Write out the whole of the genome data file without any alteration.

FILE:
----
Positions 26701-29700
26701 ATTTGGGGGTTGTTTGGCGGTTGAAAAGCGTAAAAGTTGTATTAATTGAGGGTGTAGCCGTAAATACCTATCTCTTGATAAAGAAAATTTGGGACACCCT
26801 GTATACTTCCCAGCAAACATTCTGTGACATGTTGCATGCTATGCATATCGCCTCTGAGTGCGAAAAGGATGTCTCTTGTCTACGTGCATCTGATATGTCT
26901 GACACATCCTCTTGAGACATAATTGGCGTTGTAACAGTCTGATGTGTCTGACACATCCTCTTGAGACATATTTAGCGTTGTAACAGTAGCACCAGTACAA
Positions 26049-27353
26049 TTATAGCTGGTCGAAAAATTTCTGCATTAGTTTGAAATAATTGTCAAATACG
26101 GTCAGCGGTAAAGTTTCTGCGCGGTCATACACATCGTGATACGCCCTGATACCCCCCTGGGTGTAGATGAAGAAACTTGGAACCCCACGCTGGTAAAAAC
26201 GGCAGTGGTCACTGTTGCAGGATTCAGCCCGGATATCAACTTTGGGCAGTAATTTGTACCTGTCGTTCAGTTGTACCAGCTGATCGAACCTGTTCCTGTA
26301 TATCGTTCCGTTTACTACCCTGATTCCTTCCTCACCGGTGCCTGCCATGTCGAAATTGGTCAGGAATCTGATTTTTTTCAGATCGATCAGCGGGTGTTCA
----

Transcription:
Positions 26701-29700
26701 ATTTGGGGGTTGTTTGGCGGTTGAAAAGCGTAAAAGTTGTATTAATTGAGGGTGTAGCCGTAAATACCTATCTCTTGATAAAGAAAATTTGGGACACCCT
26801 GTATACTTCCCAGCAAACATTCTGTGACATGTTGCATGCTATGCATATCGCCTCTGAGTGCGAAAAGGATGTCTCTTGTCTACGTGCATCTGATATGTCT
26901 GACACATCCTCTTGAGACATAATTGGCGTTGTAACAGTCTGATGTGTCTGACACATCCTCTTGAGACATATTTAGCGTTGTAACAGTAGCACCAGTACAA
Positions 26049-27353
26049 TTATAGCTGGTCGAAAAATTTCTGCATTAGTTTGAAATAATTGTCAAATACG
26101 GTCAGCGGTAAAGTTTCTGCGCGGTCATACACATCGTGATACGCCCTGATACCCCCCTGGGTGTAGATGAAGAAACTTGGAACCCCACGCTGGTAAAAAC
26201 GGCAGTGGTCACTGTTGCAGGATTCAGCCCGGATATCAACTTTGGGCAGTAATTTGTACCTGTCGTTCAGTTGTACCAGCTGATCGAACCTGTTCCTGTA
26301 TATCGTTCCGTTTACTACCCTGATTCCTTCCTCACCGGTGCCTGCCATGTCGAAATTGGTCAGGAATCTGATTTTTTTCAGATCGATCAGCGGGTGTTCA